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I must have missed something. I'm doing an exercise to learn c++ and it asks that if a user inputs either c,p,t or g character then carry on, otherwise re-request prompt, so I wrote this:

#include <iostream>
#include <cstring>
#include <string>

using namespace std;

int main(void){
  cout << "Please enter one of the following choices:" << endl;
  cout << "c) carnivore\t\t\tp) pianist\n";
  cout << "t) tree\t\t\t\tg) game\n";
  char ch;
  do{
    cout << "Please enter a c, p, t, or g: ";
    cin >> ch;
    cout << "\"" << ch << "\"" << endl;
  }while(ch != 'c' || ch != 'p' || ch != 't' || ch != 'g');

  cout << "End" << endl;

  cin.clear();
  cin.ignore();
  cin.get();

  return 0;
}

This does not work and all I get is the prompt re-requesting it even when pressing either of the correct characters.

However if I change this line:

while(ch != 'c' || ch != 'p' || ch != 't' || ch != 'g');

to

while(ch != 'c' && ch != 'p' && ch != 't' && ch != 'g');

why is that? My understanding is that the "OR" statement should work as one of the tests is correct.

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1  
The OR "working" means the loop evaluates to true, causing it to loop again. –  chris Apr 22 '12 at 19:42
    
You can condense that loop by just using a while loop as well: parashift.com/c++-faq-lite/input-output.html#faq-15.3 –  chris Apr 22 '12 at 19:44

2 Answers 2

up vote 6 down vote accepted

why is that? My understanding is that the "OR" statement should work as one of the tests is correct.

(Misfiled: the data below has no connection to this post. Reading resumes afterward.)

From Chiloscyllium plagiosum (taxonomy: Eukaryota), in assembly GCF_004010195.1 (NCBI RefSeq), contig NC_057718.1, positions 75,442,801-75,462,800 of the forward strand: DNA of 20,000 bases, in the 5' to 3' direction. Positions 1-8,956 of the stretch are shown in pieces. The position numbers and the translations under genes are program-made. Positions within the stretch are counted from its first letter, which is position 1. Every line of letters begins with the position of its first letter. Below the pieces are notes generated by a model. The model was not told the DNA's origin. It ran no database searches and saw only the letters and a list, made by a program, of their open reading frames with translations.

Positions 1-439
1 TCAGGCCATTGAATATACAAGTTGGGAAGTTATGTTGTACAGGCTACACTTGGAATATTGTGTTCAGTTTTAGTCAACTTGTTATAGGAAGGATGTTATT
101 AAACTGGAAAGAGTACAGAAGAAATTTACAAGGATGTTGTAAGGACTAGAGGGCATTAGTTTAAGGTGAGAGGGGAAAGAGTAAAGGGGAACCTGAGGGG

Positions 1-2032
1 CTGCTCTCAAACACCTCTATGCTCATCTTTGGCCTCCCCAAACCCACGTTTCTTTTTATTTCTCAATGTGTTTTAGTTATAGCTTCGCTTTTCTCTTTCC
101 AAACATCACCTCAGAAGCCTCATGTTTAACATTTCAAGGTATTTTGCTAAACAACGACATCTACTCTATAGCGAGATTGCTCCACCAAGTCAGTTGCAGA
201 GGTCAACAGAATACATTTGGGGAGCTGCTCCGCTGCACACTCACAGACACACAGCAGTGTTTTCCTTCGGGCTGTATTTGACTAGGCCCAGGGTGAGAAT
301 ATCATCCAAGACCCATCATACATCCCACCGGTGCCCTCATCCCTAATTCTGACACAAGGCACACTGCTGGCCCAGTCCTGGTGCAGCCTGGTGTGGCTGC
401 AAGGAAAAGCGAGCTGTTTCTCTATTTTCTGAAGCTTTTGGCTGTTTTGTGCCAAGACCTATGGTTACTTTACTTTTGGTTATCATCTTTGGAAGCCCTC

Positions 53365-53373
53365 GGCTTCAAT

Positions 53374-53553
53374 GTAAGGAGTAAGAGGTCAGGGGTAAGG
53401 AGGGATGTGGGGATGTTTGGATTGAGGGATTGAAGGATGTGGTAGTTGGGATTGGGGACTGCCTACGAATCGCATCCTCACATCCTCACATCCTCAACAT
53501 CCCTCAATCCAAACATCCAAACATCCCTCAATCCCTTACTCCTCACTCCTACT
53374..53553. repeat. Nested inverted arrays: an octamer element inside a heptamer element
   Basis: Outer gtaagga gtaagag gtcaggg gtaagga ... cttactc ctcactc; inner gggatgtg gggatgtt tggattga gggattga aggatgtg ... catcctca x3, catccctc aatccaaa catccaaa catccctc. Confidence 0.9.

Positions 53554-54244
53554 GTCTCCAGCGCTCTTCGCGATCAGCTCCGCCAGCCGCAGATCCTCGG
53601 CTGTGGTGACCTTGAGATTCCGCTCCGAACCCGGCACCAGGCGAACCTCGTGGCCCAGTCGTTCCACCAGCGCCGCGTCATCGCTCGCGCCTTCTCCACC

Exactly. There is always one of the tests that passes. A character will either be not 'c', or not 'p'. It can't be both 'c' and 'p'. So the condition is always true, leading to an infinite loop.

The alternative condition with the conjunctions works because it is false as soon as ch is equal to one of the alternatives: one of the inequalities is false, and thus the whole condition is false.

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1  
Just to be pedantic, a character can be not c and not p. :-) But the gist of your answer is correct (i.e., if the character is c, it is by definition not p). –  vanza Apr 22 '12 at 19:46
    
@vanza: R. Martinho Fernandes' description isn't at all in conflict with your clarification. In English prose 'or' isn't necessarily exclusive; whether or not it's exclusive is generally determined by context. That's one reason why English would make a poor programming language. –  Michael Burr Apr 22 '12 at 20:01

My understanding is that the "OR" statement should work as one of the tests is correct.

Well, you could use ||, but the expression would have to be:

while(!(ch == 'c' || ch == 'p' || ch == 't' || ch == 'g'));

By applying the De Morgan's law, the above simplifies to:

while(ch != 'c' && ch != 'p' && ch != 't' && ch != 'g');
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1  
That DeMorgan, so caring for the needs of programmers everywhere. –  chris Apr 22 '12 at 19:45

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